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The afternoon game drive of the second day led us again to Ngamo. On the way, we saw again the solitary sable and a lot of jackals. As the weather was turning to rain and the light extremely poor, I did not take any pictures. So once again, here are some photos taken in 2000.




On the Ngamo flooded plains, we were very busy trying not to get soaked but the wildebeests seemed to be very happy, it was like they were playing, galloping after each other in the shallow water. The hippos also enjoyed the weather and the elands remained stoic. Again some photos taken in 2000.




Eventually, I succeeded in taking some pictures when the weather calmed down.




The blond mane is due to a lack of melanin.



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A Billie Idol Zebra! :)

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The zebra with a blond mane is just astonishing. :mellow::D:lol: I enjoy seeing the freaks of nature when I go on safari. I remember seeing a baboon with a hunchback in Hwange National Park 6 years ago.

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Well that is a different looking zebra, probably not good for it's survival to stand out from the crown. Great light on the jackal images, really brings out the colours in the coat.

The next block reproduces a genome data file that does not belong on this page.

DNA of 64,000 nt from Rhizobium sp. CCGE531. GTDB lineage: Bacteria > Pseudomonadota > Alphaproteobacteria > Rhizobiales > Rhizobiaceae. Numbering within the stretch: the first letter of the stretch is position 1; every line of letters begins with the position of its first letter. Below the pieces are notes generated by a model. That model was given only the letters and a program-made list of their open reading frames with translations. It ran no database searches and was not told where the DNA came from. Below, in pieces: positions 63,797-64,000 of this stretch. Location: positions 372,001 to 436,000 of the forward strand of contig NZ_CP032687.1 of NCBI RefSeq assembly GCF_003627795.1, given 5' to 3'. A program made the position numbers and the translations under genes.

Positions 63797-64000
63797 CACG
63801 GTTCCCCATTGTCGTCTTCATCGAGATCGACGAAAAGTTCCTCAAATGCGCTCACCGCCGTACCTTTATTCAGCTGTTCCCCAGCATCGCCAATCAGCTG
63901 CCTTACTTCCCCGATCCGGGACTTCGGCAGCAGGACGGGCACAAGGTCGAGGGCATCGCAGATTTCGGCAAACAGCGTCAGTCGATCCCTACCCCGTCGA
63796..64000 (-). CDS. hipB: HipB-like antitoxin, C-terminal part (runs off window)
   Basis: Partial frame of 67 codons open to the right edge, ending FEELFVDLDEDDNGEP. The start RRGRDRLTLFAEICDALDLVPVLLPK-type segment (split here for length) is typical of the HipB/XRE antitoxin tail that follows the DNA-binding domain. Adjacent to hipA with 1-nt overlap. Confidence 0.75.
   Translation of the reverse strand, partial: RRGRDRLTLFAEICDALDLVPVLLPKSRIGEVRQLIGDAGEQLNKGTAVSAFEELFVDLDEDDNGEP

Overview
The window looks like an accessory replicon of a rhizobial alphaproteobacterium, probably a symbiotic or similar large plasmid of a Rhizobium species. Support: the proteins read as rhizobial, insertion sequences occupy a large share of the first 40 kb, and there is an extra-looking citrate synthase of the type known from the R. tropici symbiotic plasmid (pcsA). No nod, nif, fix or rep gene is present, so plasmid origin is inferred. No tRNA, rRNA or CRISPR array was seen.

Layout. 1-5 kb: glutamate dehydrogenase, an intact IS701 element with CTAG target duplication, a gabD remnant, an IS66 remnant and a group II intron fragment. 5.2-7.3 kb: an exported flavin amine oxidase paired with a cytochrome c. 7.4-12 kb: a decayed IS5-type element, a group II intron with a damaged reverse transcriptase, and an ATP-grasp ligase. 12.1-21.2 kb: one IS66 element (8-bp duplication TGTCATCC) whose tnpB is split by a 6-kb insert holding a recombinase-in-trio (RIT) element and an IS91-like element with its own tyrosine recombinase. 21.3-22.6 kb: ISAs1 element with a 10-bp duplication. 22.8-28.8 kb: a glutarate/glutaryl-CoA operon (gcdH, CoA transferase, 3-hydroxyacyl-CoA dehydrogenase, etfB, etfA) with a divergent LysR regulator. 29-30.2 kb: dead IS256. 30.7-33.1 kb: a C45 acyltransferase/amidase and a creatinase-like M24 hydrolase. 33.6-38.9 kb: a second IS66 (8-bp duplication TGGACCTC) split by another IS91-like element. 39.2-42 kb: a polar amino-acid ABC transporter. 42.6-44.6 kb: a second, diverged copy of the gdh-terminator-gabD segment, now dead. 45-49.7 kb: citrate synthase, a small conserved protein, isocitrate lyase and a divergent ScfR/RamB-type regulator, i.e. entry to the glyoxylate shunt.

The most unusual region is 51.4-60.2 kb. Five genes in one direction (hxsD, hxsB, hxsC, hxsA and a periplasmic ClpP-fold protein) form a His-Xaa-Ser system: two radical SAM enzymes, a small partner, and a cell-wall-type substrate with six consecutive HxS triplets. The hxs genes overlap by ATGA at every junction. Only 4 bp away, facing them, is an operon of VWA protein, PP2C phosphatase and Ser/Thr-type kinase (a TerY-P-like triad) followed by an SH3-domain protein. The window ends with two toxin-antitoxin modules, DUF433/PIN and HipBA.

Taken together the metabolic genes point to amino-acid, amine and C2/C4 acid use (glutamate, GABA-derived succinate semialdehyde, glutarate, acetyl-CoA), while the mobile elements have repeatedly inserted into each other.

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The morning of the third day was, and will stay so until noon, sunny. We decided to go to Gweshla. On the way, a lot of birds.


Verreaux’s eagle owl




Verreaux’s eagle owl in 2000




Martial eagle




Coqui francolin & chicks




The solitary pelican with a broken wing at Little Samavundhla




Two pelicans in 2000




Crowned cranes







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I´m very glad to see the lone Pelican made it so far - it was already there in October.

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A few hundred meters from Gweshla, on the road to Main Camp, those lions, from the Back Pans’ pride, came from the opposite direction, passed along our vehicle, then left the road and finally disappeared in the woods. This was the only sighting, in ten days, where there was more than one or two vehicles.




Amur falcon




Mushrooms growing on elephant dung




Burchell’s sandgrouse



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On the way back to the camp, we encountered a very curious elephant.













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Concerning the weather, the afternoon of the third day will be completely different. The clouds will build up and the sky will progressively darken. The game drive will end with a thunder storm and in a pouring rain which soon flooded the roads.


We were very lucky to spot two male cheetahs, close to a small termit mound. Indeed, five minutes after they vanished in the grass.




There were many elephants (about seventy five) in the open plainss around Scott’s Pan.



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@@Bush dog I love your photos of the two cheetah,your photo of the amur falcon is especially good.It shows that many people enjoy going on safari during winter because not only are the rates considerably less, but there are so many species of migrant birds to be seen.The vegetation is also much lusher.